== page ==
Summary (Masterplots: Revised Category Edition, British Fiction Series)
Following the death of King Charles I, commissioners of the usurping Oliver Cromwell were sent to destroy the royal residences of England, including the royal lodge of Woodstock, occupied by Sir Henry Lee and his daughter Alice. The old Royalist and his daughter were forced from their home by Cromwell’s soldiers and moved to a nearby hut occupied by the royal lodgekeeper, Joceline Joliffe. They arrived at the hut and found Markham Everard, Sir Henry’s nephew, whose opposite political views so enraged his uncle that the young man left the hut and moved into the lodge. There he composed a letter to Cromwell, in which he asked for the preservation of Woodstock as a personal favor. He sent the letter by his friend, Roger Wildrake. Although Roger was a Royalist, he was a trustworthy friend as well.
Cromwell hated to grant the request, but he hoped to turn it to his own advantage. Young Charles Stuart, heir to the throne, had escaped the Puritans in the company of Albert Lee, Sir Henry’s son. Hoping to capture the Prince, Cromwell ordered his soldiers to leave the lodge because he believed that Albert might try to contact his father and in that way lead the royal fugitive into a trap. Cromwell ordered Wildrake to tell Everard to detain Albert and Charles if they appeared at Woodstock and turn them over to the Puritan troops; but Everard, although he was a member of Cromwell’s party, assured Wildrake that he would not only refuse to betray Charles but...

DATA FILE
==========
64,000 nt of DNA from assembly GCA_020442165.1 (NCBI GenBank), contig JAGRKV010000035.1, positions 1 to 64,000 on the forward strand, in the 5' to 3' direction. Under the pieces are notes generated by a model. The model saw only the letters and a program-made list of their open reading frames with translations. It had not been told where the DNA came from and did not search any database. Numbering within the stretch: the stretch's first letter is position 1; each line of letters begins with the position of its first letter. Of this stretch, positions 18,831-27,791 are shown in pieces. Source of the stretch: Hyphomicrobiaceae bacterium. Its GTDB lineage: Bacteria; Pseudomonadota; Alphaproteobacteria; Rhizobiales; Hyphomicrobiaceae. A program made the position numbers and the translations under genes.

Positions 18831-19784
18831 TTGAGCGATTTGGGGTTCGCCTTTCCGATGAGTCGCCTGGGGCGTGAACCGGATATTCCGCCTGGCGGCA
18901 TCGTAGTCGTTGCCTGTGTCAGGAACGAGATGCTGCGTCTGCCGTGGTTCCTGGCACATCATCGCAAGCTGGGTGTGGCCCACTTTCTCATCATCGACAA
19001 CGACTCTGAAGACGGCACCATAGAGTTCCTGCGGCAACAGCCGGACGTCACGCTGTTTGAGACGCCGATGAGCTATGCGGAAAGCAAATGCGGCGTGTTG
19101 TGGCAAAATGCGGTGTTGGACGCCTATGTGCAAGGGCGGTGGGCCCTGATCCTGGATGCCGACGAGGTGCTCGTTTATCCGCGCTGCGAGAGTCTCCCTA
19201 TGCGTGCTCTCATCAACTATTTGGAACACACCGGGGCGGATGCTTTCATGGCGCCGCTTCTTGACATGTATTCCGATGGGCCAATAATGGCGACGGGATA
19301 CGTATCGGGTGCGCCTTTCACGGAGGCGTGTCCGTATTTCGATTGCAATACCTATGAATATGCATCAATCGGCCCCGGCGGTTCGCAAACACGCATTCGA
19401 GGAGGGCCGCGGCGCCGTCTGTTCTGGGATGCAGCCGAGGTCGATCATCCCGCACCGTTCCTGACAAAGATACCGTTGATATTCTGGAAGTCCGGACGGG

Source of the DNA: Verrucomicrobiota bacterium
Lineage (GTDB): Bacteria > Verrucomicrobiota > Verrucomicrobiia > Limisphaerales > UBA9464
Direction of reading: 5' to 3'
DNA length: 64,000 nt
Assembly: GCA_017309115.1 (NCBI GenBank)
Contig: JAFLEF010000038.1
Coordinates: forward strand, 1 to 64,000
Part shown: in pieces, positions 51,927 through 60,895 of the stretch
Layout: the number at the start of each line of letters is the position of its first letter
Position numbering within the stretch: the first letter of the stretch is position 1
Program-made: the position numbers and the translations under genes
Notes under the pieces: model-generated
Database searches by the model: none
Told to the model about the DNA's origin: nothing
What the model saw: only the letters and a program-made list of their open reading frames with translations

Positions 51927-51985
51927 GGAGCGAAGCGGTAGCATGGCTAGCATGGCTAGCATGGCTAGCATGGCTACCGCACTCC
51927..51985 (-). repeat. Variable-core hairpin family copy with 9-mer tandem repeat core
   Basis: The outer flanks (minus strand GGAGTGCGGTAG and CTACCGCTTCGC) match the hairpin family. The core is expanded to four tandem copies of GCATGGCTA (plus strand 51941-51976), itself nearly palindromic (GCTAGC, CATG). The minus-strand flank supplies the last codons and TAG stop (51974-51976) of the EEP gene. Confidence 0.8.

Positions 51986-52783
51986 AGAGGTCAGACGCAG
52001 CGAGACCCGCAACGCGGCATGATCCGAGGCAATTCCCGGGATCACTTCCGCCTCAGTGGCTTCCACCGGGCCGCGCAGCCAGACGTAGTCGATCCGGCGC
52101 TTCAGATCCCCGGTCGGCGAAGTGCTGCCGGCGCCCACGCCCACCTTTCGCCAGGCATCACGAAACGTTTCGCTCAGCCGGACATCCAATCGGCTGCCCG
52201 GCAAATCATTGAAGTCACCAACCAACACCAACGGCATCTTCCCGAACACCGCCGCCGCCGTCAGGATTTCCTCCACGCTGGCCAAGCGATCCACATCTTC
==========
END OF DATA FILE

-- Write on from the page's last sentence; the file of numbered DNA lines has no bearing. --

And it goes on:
(The entire section is 1192 words.)
Want to Read More?
Subscribe now to read the rest of Woodstock Summary. Plus get complete access to 30,000+ study guides!